Determining that a requirement is testable is, in general, a nontrivial endeavor. As we have reiterated, both the seller and customer progress in their understanding of what needs to be done as a project proceeds. This increased understanding often has a direct impact on establishing requirements testability as we now explain.

. Successful Software Development, Second Edition Elaborating on the prec none for none eding testability criteria, we say that a software requirement is testable if we can describe a cost-effective exercise of the requirement that can be performed on the computer hosting the software code and databases to be tested. Presumably such an exercise can then be broken down into a set of test steps that a tester can perform and a corresponding set of expected results that a tester can compare with the observed operation of the software code. As we have explained, the test procedure steps are accompanied by a set of expected results.

When the tester executes the test steps, the tester compares the result of software code operation against these expected results. If the results of this code operation do not agree with the expected results, the tester writes a test incident report to document this discrepancy. To illustrate in specific terms what is involved with establishing requirements testability, we examine a requirements specification.

The purpose of this examination is to focus on what is involved with conceptualizing such test exercises. Of course, strictly speaking, until such exercises are converted to performable test steps, requirements testability has not been formally demonstrated. Because test procedure development does not generally occur until some time after requirements are presented (and documented), demonstrating requirements testability is, in fact, an open issue until test procedures are written.

Frequently, it is not until test procedure writing begins that testability nuances surface again, because of the increased understanding of what needs to be done that naturally emerges when people are forced to think through how to demonstrate capability. To give you how-to-do-it insight into how to assess requirements testability from a requirements specification (before test procedure writing), we look at a requirements specification. This look will help you anticipate certain testability issues.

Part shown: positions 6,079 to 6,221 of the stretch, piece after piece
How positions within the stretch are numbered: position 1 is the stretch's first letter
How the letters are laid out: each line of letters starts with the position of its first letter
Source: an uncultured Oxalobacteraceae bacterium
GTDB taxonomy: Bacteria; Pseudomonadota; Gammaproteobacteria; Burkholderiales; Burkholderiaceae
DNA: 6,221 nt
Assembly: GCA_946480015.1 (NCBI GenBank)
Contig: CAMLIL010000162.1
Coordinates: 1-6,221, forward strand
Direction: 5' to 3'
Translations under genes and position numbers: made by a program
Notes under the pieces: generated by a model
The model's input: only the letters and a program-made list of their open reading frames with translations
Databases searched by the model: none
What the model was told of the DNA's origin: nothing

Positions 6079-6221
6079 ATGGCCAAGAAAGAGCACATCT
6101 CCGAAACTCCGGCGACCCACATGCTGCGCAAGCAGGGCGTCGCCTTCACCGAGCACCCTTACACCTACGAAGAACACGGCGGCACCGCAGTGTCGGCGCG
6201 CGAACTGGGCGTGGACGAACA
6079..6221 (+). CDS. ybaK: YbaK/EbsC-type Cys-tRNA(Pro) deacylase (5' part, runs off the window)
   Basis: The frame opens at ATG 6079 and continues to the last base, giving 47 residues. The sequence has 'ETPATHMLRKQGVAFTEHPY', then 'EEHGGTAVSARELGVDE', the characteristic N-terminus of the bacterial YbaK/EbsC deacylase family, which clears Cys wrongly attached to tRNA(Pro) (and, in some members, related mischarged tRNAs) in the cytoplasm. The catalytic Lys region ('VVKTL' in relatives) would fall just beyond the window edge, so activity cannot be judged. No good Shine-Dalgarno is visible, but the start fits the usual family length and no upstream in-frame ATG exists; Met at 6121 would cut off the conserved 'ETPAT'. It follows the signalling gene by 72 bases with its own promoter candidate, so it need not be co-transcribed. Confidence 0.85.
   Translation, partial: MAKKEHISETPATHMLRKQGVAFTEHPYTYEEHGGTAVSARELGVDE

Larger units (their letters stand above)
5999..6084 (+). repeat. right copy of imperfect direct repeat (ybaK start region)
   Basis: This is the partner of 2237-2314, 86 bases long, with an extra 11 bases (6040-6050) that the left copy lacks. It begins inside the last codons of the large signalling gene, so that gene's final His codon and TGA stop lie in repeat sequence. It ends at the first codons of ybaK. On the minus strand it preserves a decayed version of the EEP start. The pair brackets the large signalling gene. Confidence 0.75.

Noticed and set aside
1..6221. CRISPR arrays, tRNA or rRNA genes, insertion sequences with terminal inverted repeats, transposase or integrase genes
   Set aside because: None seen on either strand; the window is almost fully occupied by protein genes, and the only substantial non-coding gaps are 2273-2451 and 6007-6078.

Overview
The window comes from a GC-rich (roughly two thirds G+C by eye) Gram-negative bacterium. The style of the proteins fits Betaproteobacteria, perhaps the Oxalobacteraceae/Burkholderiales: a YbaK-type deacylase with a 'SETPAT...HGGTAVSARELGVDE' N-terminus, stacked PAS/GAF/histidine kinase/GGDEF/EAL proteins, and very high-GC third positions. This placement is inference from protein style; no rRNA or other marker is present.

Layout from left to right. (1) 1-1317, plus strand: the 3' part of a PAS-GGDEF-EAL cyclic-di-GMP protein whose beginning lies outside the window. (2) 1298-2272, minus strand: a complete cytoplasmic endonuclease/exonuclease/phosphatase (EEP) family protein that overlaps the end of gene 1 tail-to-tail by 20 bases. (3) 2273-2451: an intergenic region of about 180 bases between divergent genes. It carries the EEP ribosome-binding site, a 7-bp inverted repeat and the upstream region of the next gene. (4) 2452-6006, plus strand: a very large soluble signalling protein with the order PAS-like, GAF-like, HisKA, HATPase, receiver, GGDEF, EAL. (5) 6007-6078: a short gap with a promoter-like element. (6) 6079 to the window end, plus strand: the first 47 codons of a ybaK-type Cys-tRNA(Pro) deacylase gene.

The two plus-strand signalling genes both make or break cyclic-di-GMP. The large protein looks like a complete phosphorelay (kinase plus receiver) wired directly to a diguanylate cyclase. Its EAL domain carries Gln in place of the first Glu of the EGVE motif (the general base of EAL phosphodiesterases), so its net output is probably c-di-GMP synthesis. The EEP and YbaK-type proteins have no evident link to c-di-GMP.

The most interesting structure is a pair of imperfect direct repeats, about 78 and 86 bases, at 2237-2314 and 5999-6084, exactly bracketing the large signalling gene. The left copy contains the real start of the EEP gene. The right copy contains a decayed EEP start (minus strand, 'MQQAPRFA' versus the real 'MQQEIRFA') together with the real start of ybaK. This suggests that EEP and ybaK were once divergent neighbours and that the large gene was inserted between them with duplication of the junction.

However, keep in mind the previously mentioned caveat until test procedure writing begins, the contents of the requirements specification may still need to be reworked to transform previously considered testable statements into testable statements. It should be noted that the requirements specification that we consider is adapted from an actual specification that contained testability issues that were dormant for years until the project adopted a formal approach to testing that included preparing written test procedures derived from requirements (prior to adopting the formal testing approach, the project used a cursory, "kick-thetires" approach). Figure 5-44 shows a two-page document entitled "Subsystem Requirements Specification for Earth Surface Areas.

" As section 1 of the document indicates, a computer subsystem is supporting the operations of the meteorological satellite system LOOKOUT. Among other things, LOOKOUT monitors weather activity over various parts of the earth. In support of this monitoring, the computer subsystem includes the capability to allow its users to define rectangles on the earth"s surface (called "spherical rectangles") that serve as reference areas for weather observations (e.

g., to observe what percentage of the time the area is cloudless)..

Successful Software Dev elopment, Second Edition Figure 5-44 This requirements specification provides the backdrop for illustrating the concept of requirements testability..